A small Italian town issued their own “Ducati” banknotes.

It is distributed to residents who are in need.

The notes enable the folks to shop in local businesses.

A small Italian town with only 550 residents called Castellino del Biferno minted their own “Ducati” banknotes during the current Covid-19 pandemic lockdown.

Italy was the nation hardest hit by the Covid-19 pandemic after China, before surges in other countries. The government has since placed the entire nation under lockdown to stem the spread of the disease.

Obviously, the lockdown has also hit the town which is situated in southern Italy. The town’s mayor, Enrico Fratangelo explained the decision to save the local economy. There are only four businesses open now.

The central government had previously disbursed a € 5,500 grant to distribute food vouchers to the townsfolk. The town council added some of its savings and came up with the Ducati banknotes. The notes were then distributed to some 200 families with various needs.

The local residents can then spend the money at local businesses. Shops will send the notes to the local council every fortnight and be reimbursed. The mayor believes the notes will also impart a sense of belonging.

One “Ducati” is worth € 1, “Five Ducati” are equivalent to € 5, and so forth. The mayor says doing so avoids confusion especially among senior citizens.

 

Source: euronews

  • The Movement Control Order (MCO) is slated to end on 28th April.

  • There are certain steps to take after being idle for so long.

  • These tips can also apply should the MCO be extended.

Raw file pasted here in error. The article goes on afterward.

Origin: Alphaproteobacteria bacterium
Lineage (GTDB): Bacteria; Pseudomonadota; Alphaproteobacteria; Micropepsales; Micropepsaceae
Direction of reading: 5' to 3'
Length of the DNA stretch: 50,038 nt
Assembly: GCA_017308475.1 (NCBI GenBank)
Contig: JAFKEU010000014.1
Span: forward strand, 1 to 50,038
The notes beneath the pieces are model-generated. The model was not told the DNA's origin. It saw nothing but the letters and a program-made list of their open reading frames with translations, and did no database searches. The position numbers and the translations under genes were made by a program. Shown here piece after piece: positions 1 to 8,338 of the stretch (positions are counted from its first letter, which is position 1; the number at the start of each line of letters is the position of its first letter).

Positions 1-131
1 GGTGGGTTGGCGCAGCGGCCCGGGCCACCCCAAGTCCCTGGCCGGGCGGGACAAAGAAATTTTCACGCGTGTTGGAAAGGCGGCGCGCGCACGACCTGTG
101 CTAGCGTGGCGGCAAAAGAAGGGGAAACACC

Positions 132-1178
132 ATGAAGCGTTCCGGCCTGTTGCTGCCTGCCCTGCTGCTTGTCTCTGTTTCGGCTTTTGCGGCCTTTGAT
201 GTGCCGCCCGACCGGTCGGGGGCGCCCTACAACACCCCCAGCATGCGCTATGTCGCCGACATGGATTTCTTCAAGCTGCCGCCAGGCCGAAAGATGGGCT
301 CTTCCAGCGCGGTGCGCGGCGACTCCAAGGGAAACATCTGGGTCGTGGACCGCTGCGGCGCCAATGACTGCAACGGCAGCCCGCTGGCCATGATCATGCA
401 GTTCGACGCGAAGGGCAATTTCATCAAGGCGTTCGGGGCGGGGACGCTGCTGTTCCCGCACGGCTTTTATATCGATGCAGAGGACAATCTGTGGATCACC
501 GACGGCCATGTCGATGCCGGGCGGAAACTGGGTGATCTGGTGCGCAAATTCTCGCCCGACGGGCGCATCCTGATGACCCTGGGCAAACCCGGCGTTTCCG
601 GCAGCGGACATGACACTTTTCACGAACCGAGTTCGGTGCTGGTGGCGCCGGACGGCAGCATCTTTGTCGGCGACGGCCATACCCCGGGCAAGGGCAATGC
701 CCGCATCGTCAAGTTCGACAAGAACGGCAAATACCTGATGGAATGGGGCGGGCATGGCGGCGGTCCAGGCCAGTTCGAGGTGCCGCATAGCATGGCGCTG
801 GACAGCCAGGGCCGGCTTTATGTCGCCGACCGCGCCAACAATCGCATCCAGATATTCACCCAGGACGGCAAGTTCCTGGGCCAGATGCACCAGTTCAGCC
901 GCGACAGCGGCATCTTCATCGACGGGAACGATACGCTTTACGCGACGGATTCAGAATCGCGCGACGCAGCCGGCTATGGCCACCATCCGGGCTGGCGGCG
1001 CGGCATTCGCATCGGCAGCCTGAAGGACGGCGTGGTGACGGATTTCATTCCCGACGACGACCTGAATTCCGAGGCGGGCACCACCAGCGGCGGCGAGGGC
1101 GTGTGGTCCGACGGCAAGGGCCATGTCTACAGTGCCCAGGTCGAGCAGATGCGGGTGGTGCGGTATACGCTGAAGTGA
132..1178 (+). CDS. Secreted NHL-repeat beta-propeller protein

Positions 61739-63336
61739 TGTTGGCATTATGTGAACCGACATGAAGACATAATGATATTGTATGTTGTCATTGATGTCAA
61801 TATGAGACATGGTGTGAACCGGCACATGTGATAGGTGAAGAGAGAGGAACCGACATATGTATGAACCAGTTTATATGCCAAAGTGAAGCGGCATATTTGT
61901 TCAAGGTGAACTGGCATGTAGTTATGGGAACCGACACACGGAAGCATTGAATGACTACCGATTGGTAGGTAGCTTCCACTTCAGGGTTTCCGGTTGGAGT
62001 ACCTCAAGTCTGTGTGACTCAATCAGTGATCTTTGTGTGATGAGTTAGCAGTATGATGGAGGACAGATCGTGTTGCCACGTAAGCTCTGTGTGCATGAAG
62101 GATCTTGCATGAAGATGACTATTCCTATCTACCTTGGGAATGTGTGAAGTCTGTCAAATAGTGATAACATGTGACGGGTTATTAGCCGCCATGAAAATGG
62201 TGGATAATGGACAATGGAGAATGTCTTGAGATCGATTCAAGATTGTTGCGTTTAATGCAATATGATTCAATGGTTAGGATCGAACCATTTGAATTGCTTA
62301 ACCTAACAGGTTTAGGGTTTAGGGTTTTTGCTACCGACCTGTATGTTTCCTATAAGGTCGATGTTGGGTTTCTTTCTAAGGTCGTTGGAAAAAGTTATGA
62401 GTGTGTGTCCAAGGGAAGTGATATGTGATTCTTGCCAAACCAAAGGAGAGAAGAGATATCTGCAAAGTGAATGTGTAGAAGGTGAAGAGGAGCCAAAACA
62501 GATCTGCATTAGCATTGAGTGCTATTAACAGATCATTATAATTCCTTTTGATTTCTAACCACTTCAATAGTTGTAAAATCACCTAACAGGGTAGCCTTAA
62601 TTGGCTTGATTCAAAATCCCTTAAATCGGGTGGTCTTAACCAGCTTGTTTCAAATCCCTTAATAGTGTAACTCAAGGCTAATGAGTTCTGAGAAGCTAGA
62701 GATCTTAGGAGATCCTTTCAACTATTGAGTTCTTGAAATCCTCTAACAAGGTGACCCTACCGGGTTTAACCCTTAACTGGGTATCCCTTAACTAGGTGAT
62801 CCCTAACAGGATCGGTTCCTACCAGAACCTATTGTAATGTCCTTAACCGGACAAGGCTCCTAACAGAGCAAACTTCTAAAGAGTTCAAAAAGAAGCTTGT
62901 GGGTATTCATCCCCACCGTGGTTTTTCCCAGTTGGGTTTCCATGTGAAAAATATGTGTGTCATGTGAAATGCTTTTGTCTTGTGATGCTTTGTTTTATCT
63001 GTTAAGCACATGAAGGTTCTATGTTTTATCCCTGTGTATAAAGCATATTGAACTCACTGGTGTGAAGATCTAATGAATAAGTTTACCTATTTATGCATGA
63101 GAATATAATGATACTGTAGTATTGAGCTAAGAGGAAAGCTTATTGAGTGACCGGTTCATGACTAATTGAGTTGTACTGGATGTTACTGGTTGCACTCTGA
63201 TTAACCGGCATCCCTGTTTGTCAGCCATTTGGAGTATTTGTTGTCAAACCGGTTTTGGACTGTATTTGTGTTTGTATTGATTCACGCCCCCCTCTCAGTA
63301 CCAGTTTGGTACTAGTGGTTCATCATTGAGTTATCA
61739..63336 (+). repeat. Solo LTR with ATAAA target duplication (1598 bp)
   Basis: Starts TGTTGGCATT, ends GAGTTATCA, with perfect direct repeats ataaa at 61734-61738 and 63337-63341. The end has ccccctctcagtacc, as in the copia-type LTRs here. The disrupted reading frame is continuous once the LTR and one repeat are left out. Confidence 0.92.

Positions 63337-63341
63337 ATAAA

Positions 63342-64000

The Movement Control Order (MCO) is slated to end on 28th April. Whether it will be extended remains to be seen and is up to speculation.

But here are the things you need to do or look out for if indeed the order is rescinded. A number of these steps can also be performed should the MCO be extended further.

1. Start the engine

If you don’t do it already every two days, it’s a good time to do so. An idling engine will at least get some oil to flow, and coolant if your bike is liquid cooled. It won’t charge your battery much but at least some. Listen for abnormal sounds. Run it for a good 20 minutes.

2. Check your bike thoroughly

Give you bike a complete check, and we don’t mean by just starting the engine. Check if the headlamp’s high and low beams are working. Similarly, check the taillamp and brake lamp. Next check the signal lamps and horn. Make sure the brakes are working. Look under the engine for signs of oil leaks. Clean and lubricate the chain. Lube the cables and moving parts.